Well if we create an add method that returns a JsonStructure then we will need some instanceof code because Builders works with JsonValue but well there is no problem in doing in this way.

About the NodeRef interface I don't catch you sorry. I mean how current JsonStructure interface meets NodeRef interface and how it can be used from the point of view of JsonPointer. I mean JsonStructure is something that it is not dynamic in the sense that it is provided by users. But on the other side we have NodeRef which is dynamic and depends on the evaluation of the JsonPointer expression. So in this case I am not sure to understand exactly how to work with these classes.

Comment by kchung [ 18/Mar/15 ]

Instead of explaining how NodeRef works, it would be easier to show you the codes. Therefore I've checked in a NodeReference.java. Essentially it encapsulate all the operations you want to do with a JsonStructure member.

I've also implement some operations in JsonPointer, using NodeReference. I've reuse your codes that parases the escaped reference tokens.

The codes compiles, but not tested yet. Please go over the codes, and let me know if you have questions. Also let me know if you spot errors and/or improvements.

There are still some more works to do to finish JsonPointer, and you are welcome to do that. But I think we should start on JSON patch and JSON merge patch, which build on top of JsonPointer.

Comment by asotobu [ 19/Mar/15 ]

Ok now I understand what you mean, first I was thinking that JsonStructure should implements NodeRef for this reason I didn't catch you, now I see that what you mean was an aggregation so all operations are inside a class and not in JsonPointer, really good idea.

Ok from my part this weekend I am going to complete this class, run all the tests I have on my project (I need to refactor some of them but overall they are good and so exhaustive), fix any error I can find (if any) and then push the code to master.

Now I am going to start a conversation in PATCH issue so we can start discussing the API and then I think that implementation will be pretty easy.

Thank you so much for your reviews

Comment by asotobu [ 21/Mar/15 ]

I have just pushed my latest work on jsonpointer. I am using the mirrored github repo (https://github.com/json-processing-inofficial/jsonp) and you can see the PR here https://github.com/json-processing-inofficial/jsonp/pull/1/files I think that when the change is accepted it will be automatically synchronized with java-net repo.

Things that I have modified:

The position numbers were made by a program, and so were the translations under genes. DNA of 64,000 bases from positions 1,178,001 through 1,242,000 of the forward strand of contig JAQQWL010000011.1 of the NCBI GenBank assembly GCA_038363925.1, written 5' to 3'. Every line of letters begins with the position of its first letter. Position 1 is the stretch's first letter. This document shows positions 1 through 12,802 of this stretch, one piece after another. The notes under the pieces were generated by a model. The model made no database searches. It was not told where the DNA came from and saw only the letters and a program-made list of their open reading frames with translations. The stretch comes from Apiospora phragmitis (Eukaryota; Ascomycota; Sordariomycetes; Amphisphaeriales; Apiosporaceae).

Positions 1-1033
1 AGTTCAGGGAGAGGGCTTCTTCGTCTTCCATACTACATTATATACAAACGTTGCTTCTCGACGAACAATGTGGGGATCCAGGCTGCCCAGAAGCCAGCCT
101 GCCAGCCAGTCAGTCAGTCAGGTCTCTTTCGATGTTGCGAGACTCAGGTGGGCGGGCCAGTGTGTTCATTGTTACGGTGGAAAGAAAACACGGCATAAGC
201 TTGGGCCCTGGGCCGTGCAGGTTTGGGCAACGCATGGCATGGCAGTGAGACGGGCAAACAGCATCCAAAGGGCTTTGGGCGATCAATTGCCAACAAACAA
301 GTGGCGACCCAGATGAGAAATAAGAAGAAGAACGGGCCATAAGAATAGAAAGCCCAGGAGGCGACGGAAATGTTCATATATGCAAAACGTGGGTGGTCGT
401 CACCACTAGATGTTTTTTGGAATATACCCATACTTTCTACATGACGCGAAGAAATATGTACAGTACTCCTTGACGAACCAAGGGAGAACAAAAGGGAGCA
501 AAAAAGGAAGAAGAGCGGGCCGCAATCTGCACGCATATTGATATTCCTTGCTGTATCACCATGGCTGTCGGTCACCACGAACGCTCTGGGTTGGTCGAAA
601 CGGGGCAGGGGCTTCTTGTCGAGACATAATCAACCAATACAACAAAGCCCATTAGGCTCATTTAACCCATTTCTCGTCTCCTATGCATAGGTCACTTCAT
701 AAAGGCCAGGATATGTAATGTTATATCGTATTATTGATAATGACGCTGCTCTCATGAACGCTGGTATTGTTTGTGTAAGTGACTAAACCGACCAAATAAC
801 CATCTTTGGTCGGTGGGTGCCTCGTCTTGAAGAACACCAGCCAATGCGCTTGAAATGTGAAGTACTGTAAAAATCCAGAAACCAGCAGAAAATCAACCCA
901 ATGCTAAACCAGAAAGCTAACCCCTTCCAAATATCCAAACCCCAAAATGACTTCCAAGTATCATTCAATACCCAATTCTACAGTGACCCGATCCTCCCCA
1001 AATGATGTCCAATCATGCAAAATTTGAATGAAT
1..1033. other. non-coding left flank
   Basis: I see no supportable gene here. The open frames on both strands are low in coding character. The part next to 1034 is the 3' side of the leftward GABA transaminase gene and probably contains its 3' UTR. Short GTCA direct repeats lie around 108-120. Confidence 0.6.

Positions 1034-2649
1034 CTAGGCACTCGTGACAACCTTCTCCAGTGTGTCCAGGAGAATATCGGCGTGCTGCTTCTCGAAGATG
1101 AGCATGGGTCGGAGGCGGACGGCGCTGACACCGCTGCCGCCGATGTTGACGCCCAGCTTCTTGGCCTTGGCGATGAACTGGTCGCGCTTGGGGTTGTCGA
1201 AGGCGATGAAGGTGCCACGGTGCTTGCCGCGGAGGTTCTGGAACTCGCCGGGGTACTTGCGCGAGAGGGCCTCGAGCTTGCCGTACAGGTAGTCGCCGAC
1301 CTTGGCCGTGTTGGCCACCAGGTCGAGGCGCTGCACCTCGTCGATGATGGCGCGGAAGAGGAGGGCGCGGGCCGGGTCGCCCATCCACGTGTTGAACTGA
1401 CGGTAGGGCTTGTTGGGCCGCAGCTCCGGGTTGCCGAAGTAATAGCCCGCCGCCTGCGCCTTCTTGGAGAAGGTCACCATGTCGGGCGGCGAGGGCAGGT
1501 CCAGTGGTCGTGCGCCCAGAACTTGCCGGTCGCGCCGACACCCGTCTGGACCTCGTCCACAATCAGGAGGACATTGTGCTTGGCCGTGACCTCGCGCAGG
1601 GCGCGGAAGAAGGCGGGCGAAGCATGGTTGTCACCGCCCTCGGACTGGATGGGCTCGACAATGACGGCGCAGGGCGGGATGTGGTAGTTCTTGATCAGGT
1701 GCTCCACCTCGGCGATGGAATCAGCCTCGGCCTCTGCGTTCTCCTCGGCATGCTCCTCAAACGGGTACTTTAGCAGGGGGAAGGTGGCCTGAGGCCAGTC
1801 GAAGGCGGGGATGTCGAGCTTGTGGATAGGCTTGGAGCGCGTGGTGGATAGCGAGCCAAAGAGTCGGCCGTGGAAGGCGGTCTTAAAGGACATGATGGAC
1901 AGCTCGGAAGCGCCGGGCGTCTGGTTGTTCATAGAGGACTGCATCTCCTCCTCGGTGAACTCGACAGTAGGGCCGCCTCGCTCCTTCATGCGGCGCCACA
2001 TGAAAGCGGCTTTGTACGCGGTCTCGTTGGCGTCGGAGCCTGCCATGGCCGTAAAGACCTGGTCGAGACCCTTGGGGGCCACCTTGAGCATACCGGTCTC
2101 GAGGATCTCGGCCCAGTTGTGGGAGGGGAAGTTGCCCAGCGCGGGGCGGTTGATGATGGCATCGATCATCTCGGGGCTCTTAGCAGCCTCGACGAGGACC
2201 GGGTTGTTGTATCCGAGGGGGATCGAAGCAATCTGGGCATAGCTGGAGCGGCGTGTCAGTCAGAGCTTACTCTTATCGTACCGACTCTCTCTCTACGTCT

• equals and hash methods to be a real implementation. (Should we do the same for toString()?)
  • in getValue in case a non JsonStructure is passed a JsonException is thrown because it has no sense (I think after reviewing the spec) to apply a json pointer to a single value but I may be wrong.
  • in getValue there was a bug in case pointer points to a non existing element. Instead of returning null now it returns a JsonException.
  • finished add(JsonValue, JsonValue) method following similar approach as getValue. I think it has no sense to apply an add operation to a single value.
  • in NodeReference implementations there were two bugs on array remove and replace operations, in case of using "-" char in expression an ArrayIndexOutOfBounds was thrown instead of JsonException.
  • Added tests for all operations, more tests can be done but for now it is a good start.
Comment by kchung [ 24/Mar/15 ]

Line 112 - 123: can be replace with

return jsonPointer.equals(other.jsonPointer); 

since jsonPointer cannot be null (see javadocs for the constructor)

hascode(): why not just return jsonPointer.hashCode();

After reading the spec again, it does seems to say that the target must be a JsonStructure. If so, we should remove the method

public JsonValue add(JsonValue target, JsonValue value)

and replace

public JsonValue getValue(JsonValue target)

with

public JsonValue getValue(JsonStructure target)

According to the spec, we should throw JsonException when value is non-existing (including array index out of bounds). We should push the checking to NodeReference

Comment by asotobu [ 25/Mar/15 ]

Yes I read it before the PR again and I arrived to same conclusion, for this reason I didn't implement JsonValue but casting to JsonStructure or throwing an exception. We can remove methods without much problem.

Comment by kchung [ 25/Mar/15 ]

@Alex I committed and pushed the changes we discussed. Please review and test. You can also check in the tests, if they pass.

Comment by asotobu [ 26/Mar/15 ]

Good this weekend I will incorporate the tests I have already written and start working on JsonPatch as we discussed in the issue.

Comment by asotobu [ 28/Mar/15 ]

@Kin-man while writing tests for JsonPatch I have found some issues regarding to JsonPointer/NodeReference. For example being target an array and the json pointer something like /~1 which is translated to "/" and not to the number 1 it throws a NumberFormatException. What I have done is catching the NumberFormatException and throw a JsonException wrapping the NumberFormatException. I think this is the correct way to procedure, WDYT?

And it happens the same when you try to put a value on an index array out of bounds.